Anti-Social Behaviour Orders have also been effective in tackling anti-social behaviour, with 466 orders being granted since their inception in 1999. The Police and local authorities have the power to impose an order on anyone over the age of ten who has acted in an anti-social manner, and whose behaviour is of ongoing concern to the community. An order can be imposed indefinitely for a minimum of two years, and anyone who breaks an order is liable to imprisonment and/or a heavy fine. In 2000, of those sentenced for the breaching the conditions of their antisocial behaviour, more than half received a custodial sentence.  Further measures to deal with anti-social behaviour are currently before Parliament in the form of the Anti-Social Behaviour Bill.  An Action Plan has also now been published which will pilot a number of projects throughout the UK to deal with such problems as nuisance neighbours, begging and a wide variety of environmental problems including the removal of abandoned cars and graffiti.  You can read the Action Plan in full by clicking here or, if you would prefer a shorter summary on the proposed initiatives, click here.

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Partnerships

Ultimately, successful crime fighting requires the co-operation of people and their communities with the law enforcers. There is a growing realisation of the need for a joined up approach to tackling crime, involving the police working in partnership with schools and the local community to tackle early on the roots of offending behaviour, before it becomes a matter for the criminal courts. Truancy is often associated with youth offending, and I welcome the 66 million made available to Local Education Authorities as part of the Ten Force Robbery Reduction Initiative to fund Behaviour Improvement Programmes in schools to improve the attendance and behaviour of pupils. Under the programme Behaviour and Education Support Teams will draw together the full range of specialist support for pupils at risk of developing behavioural problems and their families, and may include the presence of specialists including police officers on the school site.

Parents must also play their part in reducing the levels of youth offending. Since June 2000 the courts have had the powers to impose parenting orders on the parents of anti-social children, to help them bring up their child in a way that minimises anti-social or offending behaviour. This is not solely about punishing parents. It is also to ensure that parents have the skills they need to keep their children out of trouble.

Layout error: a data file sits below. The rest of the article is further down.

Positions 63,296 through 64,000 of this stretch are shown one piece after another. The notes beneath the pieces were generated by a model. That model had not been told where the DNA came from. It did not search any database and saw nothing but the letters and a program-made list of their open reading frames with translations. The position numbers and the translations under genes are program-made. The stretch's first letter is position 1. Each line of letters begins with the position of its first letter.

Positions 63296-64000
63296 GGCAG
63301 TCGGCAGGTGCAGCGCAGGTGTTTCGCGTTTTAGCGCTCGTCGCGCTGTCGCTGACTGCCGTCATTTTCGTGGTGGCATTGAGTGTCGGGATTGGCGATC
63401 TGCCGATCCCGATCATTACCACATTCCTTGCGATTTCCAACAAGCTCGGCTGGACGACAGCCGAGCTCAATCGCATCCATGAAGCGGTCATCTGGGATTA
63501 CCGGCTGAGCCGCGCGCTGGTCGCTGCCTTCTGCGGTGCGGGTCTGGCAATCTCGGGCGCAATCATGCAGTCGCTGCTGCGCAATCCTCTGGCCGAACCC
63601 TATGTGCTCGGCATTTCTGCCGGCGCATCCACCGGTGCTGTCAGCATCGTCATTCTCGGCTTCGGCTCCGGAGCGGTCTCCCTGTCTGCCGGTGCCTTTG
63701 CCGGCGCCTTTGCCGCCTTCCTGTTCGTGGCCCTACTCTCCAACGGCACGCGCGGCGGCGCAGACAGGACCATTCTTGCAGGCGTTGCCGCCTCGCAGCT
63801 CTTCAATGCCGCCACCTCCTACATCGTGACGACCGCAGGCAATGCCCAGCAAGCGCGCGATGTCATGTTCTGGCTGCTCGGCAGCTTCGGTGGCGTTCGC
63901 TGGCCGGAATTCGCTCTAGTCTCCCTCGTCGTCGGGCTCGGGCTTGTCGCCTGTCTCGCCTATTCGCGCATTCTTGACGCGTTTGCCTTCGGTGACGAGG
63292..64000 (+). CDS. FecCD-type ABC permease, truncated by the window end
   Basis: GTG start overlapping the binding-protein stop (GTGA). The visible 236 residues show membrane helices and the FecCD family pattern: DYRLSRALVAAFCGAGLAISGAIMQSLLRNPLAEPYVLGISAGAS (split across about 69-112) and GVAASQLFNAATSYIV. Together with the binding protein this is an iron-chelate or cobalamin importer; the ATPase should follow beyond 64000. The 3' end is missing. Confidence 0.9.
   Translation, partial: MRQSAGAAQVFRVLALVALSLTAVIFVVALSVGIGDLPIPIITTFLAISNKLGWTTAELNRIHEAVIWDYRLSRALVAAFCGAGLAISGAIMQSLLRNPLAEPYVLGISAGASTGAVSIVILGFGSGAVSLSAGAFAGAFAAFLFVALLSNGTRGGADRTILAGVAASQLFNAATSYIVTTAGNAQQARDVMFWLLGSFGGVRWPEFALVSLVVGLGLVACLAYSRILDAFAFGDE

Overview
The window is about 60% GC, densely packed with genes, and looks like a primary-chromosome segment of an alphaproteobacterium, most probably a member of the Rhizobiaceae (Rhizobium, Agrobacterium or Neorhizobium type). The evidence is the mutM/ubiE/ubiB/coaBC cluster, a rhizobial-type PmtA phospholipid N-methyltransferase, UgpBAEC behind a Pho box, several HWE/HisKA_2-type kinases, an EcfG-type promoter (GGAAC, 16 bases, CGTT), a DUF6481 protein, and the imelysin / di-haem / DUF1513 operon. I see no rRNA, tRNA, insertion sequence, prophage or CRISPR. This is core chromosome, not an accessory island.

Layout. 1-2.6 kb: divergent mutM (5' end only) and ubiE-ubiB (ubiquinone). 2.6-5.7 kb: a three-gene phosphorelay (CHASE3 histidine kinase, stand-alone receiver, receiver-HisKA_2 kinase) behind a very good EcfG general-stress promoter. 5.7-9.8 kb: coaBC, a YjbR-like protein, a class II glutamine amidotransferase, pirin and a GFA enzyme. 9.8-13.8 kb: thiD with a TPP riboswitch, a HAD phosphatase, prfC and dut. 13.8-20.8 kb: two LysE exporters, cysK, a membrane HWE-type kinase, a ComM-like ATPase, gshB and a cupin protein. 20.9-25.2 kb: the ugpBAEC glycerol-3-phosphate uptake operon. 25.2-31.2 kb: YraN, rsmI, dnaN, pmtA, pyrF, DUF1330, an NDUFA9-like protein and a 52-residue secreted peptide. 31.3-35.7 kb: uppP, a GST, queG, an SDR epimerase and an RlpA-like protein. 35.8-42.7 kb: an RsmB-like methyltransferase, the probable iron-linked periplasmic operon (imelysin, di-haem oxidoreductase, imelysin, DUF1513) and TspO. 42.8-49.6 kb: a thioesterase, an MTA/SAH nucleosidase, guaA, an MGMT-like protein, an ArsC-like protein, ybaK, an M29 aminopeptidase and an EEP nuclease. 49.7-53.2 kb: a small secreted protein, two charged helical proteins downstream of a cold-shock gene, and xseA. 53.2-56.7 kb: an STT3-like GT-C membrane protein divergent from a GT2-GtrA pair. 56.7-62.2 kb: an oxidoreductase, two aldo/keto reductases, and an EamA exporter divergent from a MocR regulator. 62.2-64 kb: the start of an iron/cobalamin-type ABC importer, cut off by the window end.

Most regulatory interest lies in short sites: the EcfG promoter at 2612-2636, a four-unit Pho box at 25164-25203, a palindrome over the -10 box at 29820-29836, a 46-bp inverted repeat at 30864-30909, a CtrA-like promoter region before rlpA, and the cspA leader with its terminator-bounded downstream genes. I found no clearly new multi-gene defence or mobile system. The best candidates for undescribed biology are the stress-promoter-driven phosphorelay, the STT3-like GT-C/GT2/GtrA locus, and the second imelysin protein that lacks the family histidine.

Click here for an article giving my views regarding the proposal to withold child benefit from parents whose children persistently truant and or commit crime.

There is no easy solution to tackling crime, and we need to ensure that the measures we employ are appropriate and effective. Prison will and should remain a vital weapon in the fight against crime, but it will prove a blunt and ineffective instrument unless it is used discriminately, and regimes are reformed to reduce the rates of re-offending. It is also vital that the police have the resources and know-how to effectively target offenders, and that provision is made for early intervention and community-based strategies for tackling the root causes of offending behaviour.

If you would like further information about what the Government is doing to combat crime, you can visit the Home Office "Crime Reduction" web site at www.crimereduction.gov.uk. If you would like further information about Birmingham City Council's Crime and Disorder Strategy, you can visit the Birmingham Community Safety Partnership web site at http://www.birmingham-csp.org.uk.

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Do you suffer from noise nuisance?

A related issue that I receive a lot of correspondence on from constituents is that of noise nuisance. Noise nuisance is a growing problem in our communities and noisy neighbours in particular have received a lot of attention recently in light of the government’s crackdown on anti-social behaviour. According to a recent survey by the Department for the Environment, Food and Rural Affairs, 81 per cent of respondents heard noise from neighbours and/or other people nearby and 37 per cent were bothered, annoyed or disturbed to some extent. In response the Environment Minister Michael Meacher has said that the Government will "continue to try and find ways to address particular problems created by noise".

In view of this I have been disappointed to receive a number of complaints from constituents about the service provided by Birmingham City Council’s Environmental and Consumer Services Department in respect of noise nuisance problems. I have found that the service is generally inadequate to deal with the type of domestic noise problems experienced and there are inadequate liaison arrangements between Environmental Service officials and the Police and vice versa. If the police are called out to a late night disturbance, unless there is a criminal offence they can only request that the noise is reduced. Environmental Services have the power to prosecute but the police do not seem to automatically report the events they witness for appropriate action.

My attention was recently drawn to a joint initiative by the University of Leicester, Leicester City Council, the Police and Students’ Union, which offers a straightforward, integrated approach for dealing with noise problems. The University of Leicester have also published a leaflet to accompany the initiative which gives a step by step guide of what to do if you are a victim of noise nuisance, and below I have provided some information of the action you should take if you live in Birmingham. I have also provided a copy of a letter I have written to Cllr Tahir Ali, Chair of Local Services and Community Safety Advisory Team, requesting that Birmingham adopts a similar policy to Leicester for dealing with noise disturbance. The reply I have received from Cllr Ali is unsatisfactory and I will therefore continue to press the Council to improve its services for dealing with noise nuisance problems.